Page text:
more thing. I went thru a phase where I was trying to find the right Pu Erh for my everyday drinking and it didn't work out. Many of the 'nicer' Pu Erh had to much age for my liking...didn't like a lot of the tepid flavours in the grocery store Pu Erh. The search got cut short when I got introduced to Luk On ( guess on the phoenetics from a illiterate Canto speaker). It was a softer version of Pu Erh, especially the earthiness...just my tasting notes not any food canon. If you wander across a Luk On give it a try.

        2. Anyone know where in the GTA to purchase high quality aged Bolay Tea? The earthier, the better.

          7 Replies
          1. re: Yimahaji

            I am not sure if you are willing to travel. Just in case you are.....
            I get my bo lai at the tea shop inside the mall where Century Palace restaurant is. I am sorry I don't know the name of the place. It is the only store in the mall that specializes in tea. Century Palace is on Ferrier (near Steels and Warden) behind the Metro Square plaza. I can't say that the place is worth a special drive out there, but if you find yourself in the area I would stop in.

            1. re: sweetie

              OK, so now that you hijacked my thread, tell me about Bo Lai / Bolay tea :)

              1. re: TorontoTips

                As a child, my mother always ordered 'Bolay' whereas my father enjoyed 'heung ping' tea. I've since been told that my father liked jasmine tea whereas my mother's favourite was one type of Pu'Er tea. It's served widely with Cantonese Dim sum. It's starts light when newly watered but as it sits develops a dark musty woodsy type smell and taste. It's not the same as oolong tea. On Wiki, there are so many subtypes of Pu'Er that I find it confusing whereas their description of Bolay is straightforward. At Cha Liu, the waitress straightened me out and clarified that Bolay is indeed the type of tea that I was drinking since childhood (and may be what you were originally alluding to),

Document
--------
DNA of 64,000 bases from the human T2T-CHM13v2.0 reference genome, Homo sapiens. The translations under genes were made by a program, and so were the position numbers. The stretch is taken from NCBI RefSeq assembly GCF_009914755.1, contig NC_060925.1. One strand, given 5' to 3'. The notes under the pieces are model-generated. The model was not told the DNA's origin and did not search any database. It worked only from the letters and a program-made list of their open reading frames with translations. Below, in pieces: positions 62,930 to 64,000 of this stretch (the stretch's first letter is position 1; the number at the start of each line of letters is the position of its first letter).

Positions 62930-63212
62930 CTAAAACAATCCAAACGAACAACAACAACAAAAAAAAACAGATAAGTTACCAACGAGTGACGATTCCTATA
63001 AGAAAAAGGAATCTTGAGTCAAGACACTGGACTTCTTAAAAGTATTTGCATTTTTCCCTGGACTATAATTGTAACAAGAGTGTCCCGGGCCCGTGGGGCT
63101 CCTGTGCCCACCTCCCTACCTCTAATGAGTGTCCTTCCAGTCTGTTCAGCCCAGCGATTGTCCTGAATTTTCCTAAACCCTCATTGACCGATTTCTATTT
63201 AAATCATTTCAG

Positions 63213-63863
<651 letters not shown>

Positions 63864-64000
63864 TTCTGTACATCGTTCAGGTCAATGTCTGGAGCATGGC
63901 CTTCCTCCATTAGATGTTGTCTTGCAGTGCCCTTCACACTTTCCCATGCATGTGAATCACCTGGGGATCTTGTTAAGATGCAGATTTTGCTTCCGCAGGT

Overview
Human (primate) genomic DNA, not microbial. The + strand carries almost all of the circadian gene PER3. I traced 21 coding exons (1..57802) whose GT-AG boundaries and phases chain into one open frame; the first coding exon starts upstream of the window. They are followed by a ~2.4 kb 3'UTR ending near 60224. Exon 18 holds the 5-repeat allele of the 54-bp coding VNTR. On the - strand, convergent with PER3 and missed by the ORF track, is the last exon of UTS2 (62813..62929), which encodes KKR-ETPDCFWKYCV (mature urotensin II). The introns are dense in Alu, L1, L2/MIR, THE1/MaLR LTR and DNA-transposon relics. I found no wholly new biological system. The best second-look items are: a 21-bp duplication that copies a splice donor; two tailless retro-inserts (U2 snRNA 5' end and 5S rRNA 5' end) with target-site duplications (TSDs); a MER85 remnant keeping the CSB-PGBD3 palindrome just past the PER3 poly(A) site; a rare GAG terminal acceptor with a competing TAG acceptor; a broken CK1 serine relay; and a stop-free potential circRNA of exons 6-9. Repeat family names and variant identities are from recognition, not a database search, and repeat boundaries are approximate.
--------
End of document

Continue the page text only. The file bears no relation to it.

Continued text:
1. re: Yimahaji

                  Two types of Pu-Erh tea. The first purchased at Whole Foods turned out not to be Bolay type of Pu-Erh.

                  The second purchased at Ten Ren Tea around Dundas and Spadina was offered when I asked for Bolay specifically. Translated independantly as Bolay.


                  1. re: Yimahaji

                    Actually "Bolay" and "Pu-erh" are just the Cantonese and Mandarin pronunciations of the same thing 普洱. At Ten Ren they speak Cantonese, so they would say Bolay. It just happens to be the type of Pu-erh you're looking for, perhaps a variation favoured in Hong Kong. I don't find an entry for "bolay" in wikipedia that you referred to.

                    1. re: Teep

                      Yes, the one from Ten Ren smelled like what I recall from Dim Sum shops whereas the one from Whole Foods wasn't to my taste. I'll have to stick to that particular brand of Pu-Erh in that case.

                      I've also received the following tea as a gift but can't read any of it. Would you be able to translate?

                      1. re: Yimahaji

                        The pressed pu-erh tea cake is a product from Yunnan, produced at the Menghai Tea Factory.

                        The blade on top is marked Pu-erh Tea Cutter.

                        The other picture is too small to read though, probably just general information about pu-erh tea.

          2. The tea is "green tea", u will be able to see the flakes.